A national takeover of the home appraisal industry represents a dangerous expansion of the federal government

May 31, 2022

By Garrison Grisedale

KEY TAKEAWAYS

  • The Biden Administration and Members of Congress are laying the groundwork for a federal takeover of the home appraisal industry in the name of “equity.”
  • A stable housing market is key to the prosperity of the middle class, and history shows that government interventions have led to severe consequences for America’s housing market before—particularly those made in the pursuit of “equity.”
  • The left’s interest in overhauling America’s appraisal process is especially dangerous because it relies on the false assumption that racism is the cause of disparities in home values for minority groups.
  • Research demonstrates that a variety of factors contribute to home appraisal disparities, and instances of overt racial bias are exceedingly rare.
  • This sort of ideological government expansion into private industry will distort the housing market and ultimately affect middle-class Americans the most.
  • Left-wing proposals to expand federal oversight of the home appraisal are just another unjustified expansion of federal power and social experimentation in the name of “equity,” with potentially disastrous consequences for America’s housing industry.

INTRODUCTION

To the modern Left, “equity” is among the primary objectives of the federal government. Equity, in their eyes, is characterized by outcome—any differences in results among groups are de facto evidence of discrimination even if the policies are designed to be neutral. It should come as no surprise that this ideological push for “equity” has extended to the home appraisal industry, with the Biden Administration and Members of Congress now advocating for a new federal agency that would oversee the entire home appraisal industry in the name of “equity.”

This current attempt at a federal takeover of America’s appraisal industry is another egregious expansion of the Washington bureaucracy. Contrary to the Left’s narratives, not every disparate societal outcome is attributable to discrimination, and racial discrimination in the appraisal industry is already illegal under federal law. As such, racial discrimination in the home appraisal industry is rare, and a deeper dive into the data demonstrates that race is not the reason for disparities in home values but rather the combination of a variety of socioeconomic factors such as crime, public housing, and school quality (Pinto et al., 2021).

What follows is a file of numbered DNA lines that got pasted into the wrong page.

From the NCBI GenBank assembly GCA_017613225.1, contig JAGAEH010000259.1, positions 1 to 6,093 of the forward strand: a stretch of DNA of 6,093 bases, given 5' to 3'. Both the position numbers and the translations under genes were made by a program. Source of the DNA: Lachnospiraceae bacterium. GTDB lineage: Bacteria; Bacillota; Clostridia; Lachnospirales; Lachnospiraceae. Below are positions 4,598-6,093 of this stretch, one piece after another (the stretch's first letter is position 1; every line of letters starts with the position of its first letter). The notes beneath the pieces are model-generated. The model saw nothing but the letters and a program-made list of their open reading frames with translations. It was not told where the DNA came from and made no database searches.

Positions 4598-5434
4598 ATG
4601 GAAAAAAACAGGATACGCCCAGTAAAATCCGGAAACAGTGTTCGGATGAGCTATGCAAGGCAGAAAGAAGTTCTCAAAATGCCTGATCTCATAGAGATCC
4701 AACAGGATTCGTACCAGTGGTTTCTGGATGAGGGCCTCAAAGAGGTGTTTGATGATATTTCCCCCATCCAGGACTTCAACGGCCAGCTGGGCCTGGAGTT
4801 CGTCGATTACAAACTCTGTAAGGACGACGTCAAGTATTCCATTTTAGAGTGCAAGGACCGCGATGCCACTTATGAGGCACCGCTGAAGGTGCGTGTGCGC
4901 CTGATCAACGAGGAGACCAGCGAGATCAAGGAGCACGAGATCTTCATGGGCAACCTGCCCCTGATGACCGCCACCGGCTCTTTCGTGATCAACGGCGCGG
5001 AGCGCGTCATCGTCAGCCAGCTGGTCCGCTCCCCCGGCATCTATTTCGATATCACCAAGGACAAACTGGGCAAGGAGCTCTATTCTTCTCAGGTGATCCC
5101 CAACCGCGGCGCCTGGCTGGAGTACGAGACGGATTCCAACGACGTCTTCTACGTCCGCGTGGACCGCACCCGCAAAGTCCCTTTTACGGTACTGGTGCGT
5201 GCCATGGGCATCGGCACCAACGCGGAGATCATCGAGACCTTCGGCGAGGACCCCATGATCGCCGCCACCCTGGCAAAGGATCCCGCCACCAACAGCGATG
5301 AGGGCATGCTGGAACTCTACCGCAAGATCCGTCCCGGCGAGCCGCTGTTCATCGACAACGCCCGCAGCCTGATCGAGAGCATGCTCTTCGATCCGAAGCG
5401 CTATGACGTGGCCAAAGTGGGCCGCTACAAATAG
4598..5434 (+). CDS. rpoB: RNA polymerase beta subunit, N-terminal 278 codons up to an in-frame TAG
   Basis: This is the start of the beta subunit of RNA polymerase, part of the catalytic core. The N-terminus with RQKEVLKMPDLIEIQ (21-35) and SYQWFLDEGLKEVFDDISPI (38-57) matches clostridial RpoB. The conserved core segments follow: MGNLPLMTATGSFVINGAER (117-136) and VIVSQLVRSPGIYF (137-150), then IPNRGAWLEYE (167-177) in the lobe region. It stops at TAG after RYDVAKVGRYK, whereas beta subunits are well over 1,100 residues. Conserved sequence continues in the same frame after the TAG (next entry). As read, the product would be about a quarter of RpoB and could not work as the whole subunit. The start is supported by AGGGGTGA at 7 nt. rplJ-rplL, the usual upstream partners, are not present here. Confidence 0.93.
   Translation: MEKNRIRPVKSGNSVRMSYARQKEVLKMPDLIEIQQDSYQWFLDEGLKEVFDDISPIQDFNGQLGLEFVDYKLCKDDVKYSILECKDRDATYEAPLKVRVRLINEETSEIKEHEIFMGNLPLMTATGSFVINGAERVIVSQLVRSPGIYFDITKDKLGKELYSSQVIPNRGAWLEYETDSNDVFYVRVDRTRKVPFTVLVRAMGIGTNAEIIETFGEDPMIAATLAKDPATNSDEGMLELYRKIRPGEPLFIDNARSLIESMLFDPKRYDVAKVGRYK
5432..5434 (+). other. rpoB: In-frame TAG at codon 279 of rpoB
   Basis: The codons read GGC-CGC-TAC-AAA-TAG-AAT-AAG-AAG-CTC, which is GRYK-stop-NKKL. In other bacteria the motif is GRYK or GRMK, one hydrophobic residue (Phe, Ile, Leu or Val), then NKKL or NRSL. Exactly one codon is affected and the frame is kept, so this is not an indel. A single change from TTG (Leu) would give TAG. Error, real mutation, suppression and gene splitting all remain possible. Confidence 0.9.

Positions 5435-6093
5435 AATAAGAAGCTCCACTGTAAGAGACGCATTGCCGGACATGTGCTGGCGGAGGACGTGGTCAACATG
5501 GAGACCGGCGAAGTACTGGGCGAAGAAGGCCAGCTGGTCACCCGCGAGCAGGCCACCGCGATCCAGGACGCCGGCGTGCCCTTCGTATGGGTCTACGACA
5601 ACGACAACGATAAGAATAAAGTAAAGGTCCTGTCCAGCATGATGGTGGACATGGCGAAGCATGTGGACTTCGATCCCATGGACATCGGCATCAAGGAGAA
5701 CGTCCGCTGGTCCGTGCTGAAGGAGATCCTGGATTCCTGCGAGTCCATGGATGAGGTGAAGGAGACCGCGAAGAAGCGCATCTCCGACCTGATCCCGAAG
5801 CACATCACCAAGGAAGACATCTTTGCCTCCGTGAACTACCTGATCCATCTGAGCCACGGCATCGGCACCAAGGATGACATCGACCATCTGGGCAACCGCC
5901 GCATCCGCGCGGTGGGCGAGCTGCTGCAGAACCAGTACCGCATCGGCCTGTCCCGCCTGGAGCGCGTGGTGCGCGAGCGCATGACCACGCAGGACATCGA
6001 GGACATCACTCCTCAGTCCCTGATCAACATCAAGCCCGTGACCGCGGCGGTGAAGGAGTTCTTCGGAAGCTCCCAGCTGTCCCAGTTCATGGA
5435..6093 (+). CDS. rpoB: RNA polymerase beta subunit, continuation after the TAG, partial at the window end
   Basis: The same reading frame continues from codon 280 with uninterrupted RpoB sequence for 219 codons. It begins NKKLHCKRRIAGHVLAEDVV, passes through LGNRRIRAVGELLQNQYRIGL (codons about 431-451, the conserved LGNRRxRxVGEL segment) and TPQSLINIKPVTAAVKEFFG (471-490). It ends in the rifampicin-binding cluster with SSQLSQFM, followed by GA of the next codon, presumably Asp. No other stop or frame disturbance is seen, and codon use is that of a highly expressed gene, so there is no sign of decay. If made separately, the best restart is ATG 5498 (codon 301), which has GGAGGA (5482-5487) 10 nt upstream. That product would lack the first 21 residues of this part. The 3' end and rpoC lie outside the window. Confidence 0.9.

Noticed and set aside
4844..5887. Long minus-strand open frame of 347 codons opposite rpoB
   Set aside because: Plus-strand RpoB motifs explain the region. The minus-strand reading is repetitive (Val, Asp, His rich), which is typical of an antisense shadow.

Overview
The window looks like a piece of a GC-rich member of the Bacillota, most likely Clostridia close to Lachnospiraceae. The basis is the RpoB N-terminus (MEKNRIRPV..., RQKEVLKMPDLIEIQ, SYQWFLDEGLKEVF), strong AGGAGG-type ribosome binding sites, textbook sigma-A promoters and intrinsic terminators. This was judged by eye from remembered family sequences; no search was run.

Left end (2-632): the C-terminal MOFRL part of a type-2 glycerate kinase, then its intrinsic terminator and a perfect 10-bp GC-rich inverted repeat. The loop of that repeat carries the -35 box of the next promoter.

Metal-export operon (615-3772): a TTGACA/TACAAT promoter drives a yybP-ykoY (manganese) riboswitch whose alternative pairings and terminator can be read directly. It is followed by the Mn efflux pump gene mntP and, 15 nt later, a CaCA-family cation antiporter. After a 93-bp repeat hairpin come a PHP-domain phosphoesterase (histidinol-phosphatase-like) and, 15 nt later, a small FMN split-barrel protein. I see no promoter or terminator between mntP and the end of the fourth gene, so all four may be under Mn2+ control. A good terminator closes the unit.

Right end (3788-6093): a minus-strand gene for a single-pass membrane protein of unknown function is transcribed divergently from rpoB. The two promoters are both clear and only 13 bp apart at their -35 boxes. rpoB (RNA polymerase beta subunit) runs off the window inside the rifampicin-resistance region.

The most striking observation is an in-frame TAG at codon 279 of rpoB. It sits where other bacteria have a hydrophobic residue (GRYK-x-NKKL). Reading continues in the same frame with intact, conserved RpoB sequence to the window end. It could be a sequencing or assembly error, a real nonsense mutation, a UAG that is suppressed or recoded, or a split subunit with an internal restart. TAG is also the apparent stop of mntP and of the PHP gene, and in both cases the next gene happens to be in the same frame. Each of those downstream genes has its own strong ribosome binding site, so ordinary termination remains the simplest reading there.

The federal government’s top-down pursuit of racial equity through government regulation is simply another dangerous attempt at social experimentation. The ability to purchase a home in a stable market is vital to a robust middle class. Buying a home is the single most significant investment most Americans will make in their entire lives, and homeownership is the middle class’s most powerful vehicle for building intergenerational wealth. As we saw during the mortgage mispricing during the 2007-2009 financial crisis, there can be severe consequences and heightened risk when the government meddles with pricing signals. Continued politicization and government intervention in the housing industry in pursuit of racial equity could once again distort market signals, forcing the middle class to suffer the costs of a volatile market, devalued homes, and widespread foreclosures.

THE PAVE REPORT

Nonetheless, the Biden Administration has fully embraced the federalization of the real estate appraisal industry. On June 1, 2021, President Joe Biden announced the creation of the Interagency Task Force on Property Appraisal and Valuation Equity (PAVE), headed by Housing and Urban Development (HUD) Secretary Marcia Fudge and White House Domestic Policy Advisor Susan Rice. President Biden said that “affirmatively advancing equity,” or pushing towards equal outcomes, is the “responsibility of the whole of our Government” (2021).

The PAVE Task Force’s report reflects this ideology. The Task Force, comprised of 13 member agencies, aims to “root out racial and ethnic bias in home valuations” by addressing “inequities within current home lending and appraisal processes” (Department of Housing and Urban Development, 2022).

In early April, PAVE released its Action Plan, which represents the “most wide-ranging set of reforms ever put forward to advance equity in the home appraisal process” according to HUD (2022). After engaging more than 150 stakeholder groups, PAVE provided 21 recommendations aimed at achieving equity in the home appraisal industry, including “advance diversity in the profession,” requiring a new federally-developed “anti-bias training” for all home appraisers, developing comprehensive “data-sharing arrangements among all relevant government agencies,” launching a “new interagency effort” on the issue, and expanding “regulatory agency examination procedures of mortgage lenders to include identification patterns of appraisal bias” (PAVE Task Force, 2022). This expansion will open the lending industry to vast and far-reaching new levels of regulatory oversight from the federal government, which is especially worrisome given the Left’s definition of bias has come to mean “any difference in outcomes between groups.” In this manner, PAVE’s mission amounts to an unprecedented federal takeover of the home appraisal market in pursuit of “equity.”